TL;DR: If you want to skip the detailed mumbo jumbo, go straight to the code example in the conclusion.


When doing data science in a Jupyter notebook, there are plenty of options for the standard data visualization needs: matplotlib, pandas, seaborn, bokeh, etc. Occasionally you might be stuck in a situation where you can not easily express the desired visualization with the standard vocabulary provided by these tools. In these cases I like to leverage the flexibility of D3.js to build a custom graph or diagram.

In this article, I'll discuss an approach how to implement a custom do-it-yourself D3.js visualization in a Jupyter Notebook. This topic is covered in some other places around the web, but I couldn't find a complete approach that connects all the dots and isn't too hackish.

In particular, I'll try to keep these things in mind here:

  • Leverage the existing Jupyter functionality, like a RequireJS environment to have clean dependency handling and to avoid <script src="..."> loading/order headaches.
  • No additional packages or dependencies to install
  • The visualisation should work both in an interactive notebook context and in the exported HTML version.
  • Avoid the typical D3.js boilerplate to insert the drawing at the desired location (insert a <div id="..."> in the markup and use the corresponding id in the javascript code). Keeping these id's properly in sync is annoying to maintain, especially if you iterate a lot or want multiple drawings in the same notebook.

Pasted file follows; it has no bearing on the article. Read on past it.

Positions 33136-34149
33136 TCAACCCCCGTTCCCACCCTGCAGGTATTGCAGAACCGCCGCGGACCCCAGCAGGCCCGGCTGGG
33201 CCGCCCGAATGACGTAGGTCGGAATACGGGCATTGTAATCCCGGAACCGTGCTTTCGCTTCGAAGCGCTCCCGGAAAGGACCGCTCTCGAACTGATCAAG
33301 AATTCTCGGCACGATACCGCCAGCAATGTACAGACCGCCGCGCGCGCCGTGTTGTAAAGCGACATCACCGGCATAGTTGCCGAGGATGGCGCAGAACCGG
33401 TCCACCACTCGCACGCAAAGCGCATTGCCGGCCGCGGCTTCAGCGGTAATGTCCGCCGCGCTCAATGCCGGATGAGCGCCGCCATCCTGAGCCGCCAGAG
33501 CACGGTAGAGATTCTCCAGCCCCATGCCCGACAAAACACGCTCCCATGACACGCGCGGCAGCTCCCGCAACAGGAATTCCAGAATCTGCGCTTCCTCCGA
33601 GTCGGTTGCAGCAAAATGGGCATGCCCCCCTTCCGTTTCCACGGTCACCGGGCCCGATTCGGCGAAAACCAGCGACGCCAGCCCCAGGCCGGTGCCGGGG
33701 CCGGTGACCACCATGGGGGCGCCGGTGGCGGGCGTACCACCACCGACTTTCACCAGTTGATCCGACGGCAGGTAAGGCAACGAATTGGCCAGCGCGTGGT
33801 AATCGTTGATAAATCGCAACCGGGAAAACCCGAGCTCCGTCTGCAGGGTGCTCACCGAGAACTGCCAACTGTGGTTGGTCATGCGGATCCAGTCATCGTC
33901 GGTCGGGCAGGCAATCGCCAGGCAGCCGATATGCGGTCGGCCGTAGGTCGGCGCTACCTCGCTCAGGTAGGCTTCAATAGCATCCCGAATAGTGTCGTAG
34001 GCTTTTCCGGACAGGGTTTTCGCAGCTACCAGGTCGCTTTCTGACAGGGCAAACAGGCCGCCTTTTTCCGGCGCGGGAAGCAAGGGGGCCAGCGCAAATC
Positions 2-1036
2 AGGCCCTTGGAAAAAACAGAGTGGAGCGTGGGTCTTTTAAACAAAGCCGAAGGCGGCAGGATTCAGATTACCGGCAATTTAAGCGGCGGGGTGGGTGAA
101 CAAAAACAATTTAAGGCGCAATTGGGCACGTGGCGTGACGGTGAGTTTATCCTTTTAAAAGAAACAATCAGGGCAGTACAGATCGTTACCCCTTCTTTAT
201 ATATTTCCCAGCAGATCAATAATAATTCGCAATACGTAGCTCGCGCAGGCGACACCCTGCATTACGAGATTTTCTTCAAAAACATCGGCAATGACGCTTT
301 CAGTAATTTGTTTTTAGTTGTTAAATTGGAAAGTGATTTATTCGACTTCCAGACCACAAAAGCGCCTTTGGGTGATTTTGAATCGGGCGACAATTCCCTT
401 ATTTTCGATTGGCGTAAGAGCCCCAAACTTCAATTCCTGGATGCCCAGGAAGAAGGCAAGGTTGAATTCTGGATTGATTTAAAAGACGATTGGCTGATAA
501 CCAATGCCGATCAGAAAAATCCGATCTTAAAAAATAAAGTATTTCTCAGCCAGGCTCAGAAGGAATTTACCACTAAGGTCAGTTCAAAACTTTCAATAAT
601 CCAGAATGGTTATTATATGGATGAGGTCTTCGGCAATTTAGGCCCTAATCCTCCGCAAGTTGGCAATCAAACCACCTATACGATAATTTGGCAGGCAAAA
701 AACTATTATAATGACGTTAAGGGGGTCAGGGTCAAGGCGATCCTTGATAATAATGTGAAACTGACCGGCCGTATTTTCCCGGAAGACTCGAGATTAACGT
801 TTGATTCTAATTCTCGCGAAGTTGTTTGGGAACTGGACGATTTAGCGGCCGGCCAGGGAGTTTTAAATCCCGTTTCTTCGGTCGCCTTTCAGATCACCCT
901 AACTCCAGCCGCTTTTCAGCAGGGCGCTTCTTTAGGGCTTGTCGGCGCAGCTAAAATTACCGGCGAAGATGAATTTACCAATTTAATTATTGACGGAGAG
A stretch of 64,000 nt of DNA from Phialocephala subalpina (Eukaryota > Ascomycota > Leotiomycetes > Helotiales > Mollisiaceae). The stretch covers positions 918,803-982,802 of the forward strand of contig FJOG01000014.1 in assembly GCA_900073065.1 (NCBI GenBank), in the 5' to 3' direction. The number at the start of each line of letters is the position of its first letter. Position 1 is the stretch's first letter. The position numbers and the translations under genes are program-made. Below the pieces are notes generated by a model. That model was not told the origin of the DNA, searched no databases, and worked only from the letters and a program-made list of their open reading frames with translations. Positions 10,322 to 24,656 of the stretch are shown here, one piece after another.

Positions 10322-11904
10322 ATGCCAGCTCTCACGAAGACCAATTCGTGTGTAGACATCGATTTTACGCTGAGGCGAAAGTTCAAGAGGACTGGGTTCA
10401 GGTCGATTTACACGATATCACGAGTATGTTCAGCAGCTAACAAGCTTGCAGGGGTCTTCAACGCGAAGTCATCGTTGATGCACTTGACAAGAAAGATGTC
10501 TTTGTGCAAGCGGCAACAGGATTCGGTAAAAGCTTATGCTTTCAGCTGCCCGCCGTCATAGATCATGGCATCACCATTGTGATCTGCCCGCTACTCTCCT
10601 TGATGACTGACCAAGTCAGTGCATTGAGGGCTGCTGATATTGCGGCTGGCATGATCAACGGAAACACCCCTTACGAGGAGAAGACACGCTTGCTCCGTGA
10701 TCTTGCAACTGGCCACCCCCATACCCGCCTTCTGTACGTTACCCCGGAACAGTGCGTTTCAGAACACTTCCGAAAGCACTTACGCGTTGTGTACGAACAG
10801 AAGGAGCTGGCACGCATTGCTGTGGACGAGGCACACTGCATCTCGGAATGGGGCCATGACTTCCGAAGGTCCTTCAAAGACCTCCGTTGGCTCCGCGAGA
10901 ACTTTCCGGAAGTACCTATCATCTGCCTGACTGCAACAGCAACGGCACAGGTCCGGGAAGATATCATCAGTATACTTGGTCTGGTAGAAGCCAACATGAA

The basics with inline %%javascript snippets

To cover the basics, let's start simple with just inline %%javascript snippet cells.

First, we tell the RequireJS environment where to find the version of D3.js we want. Note that the .js extension is omitted in the URL.

In [1]:
    paths: {
        d3: ''

We can now create a D3.js powered SVG drawing, for example as follows:

In [2]:
(function(element) {
    require(['d3'], function(d3) {   
        var data = [1, 2, 4, 8, 16, 8, 4, 2, 1]

        var svg ='svg')
            .attr('width', 400)
            .attr('height', 200);
            .attr("cx", function(d, i) {return 40 * (i + 1);})
            .attr("cy", function(d, i) {return 100 + 30 * (i % 3 - 1);})
            .style("fill", "#1570a4")
            .attr("r", function(d) {return 2*d;})


  • We leverage RequireJS to hand us a loaded d3 library in a closure.
  • The SVG drawing is appended to the current output cell:
    • element is the jQuery powered wrapper for this
    • element.get(0) is the DOM node itself that can be handed to
  • The element variable is a global variable and overwritten on each rendering of a Javascript cell, so to make sure we capture the correct element inside our D3.js code (which could be executed in a different context), we wrap the whole thing in a closure.

And now, the real work

Unless you're just toying around with simple visualizations, these D3.js scripts can get very extensive, which is not very ideal to work on directly in a interactive notebook. You probably want to develop the D3.js script in an editor or IDE that gives you a bit more code intelligence.

Let's cover how to get things working with an separate .js script and, additionally, with data that is initially defined or constructed in Python.

First, we'll need these imports:

In [3]:
from IPython.display import display, Javascript, HTML
import json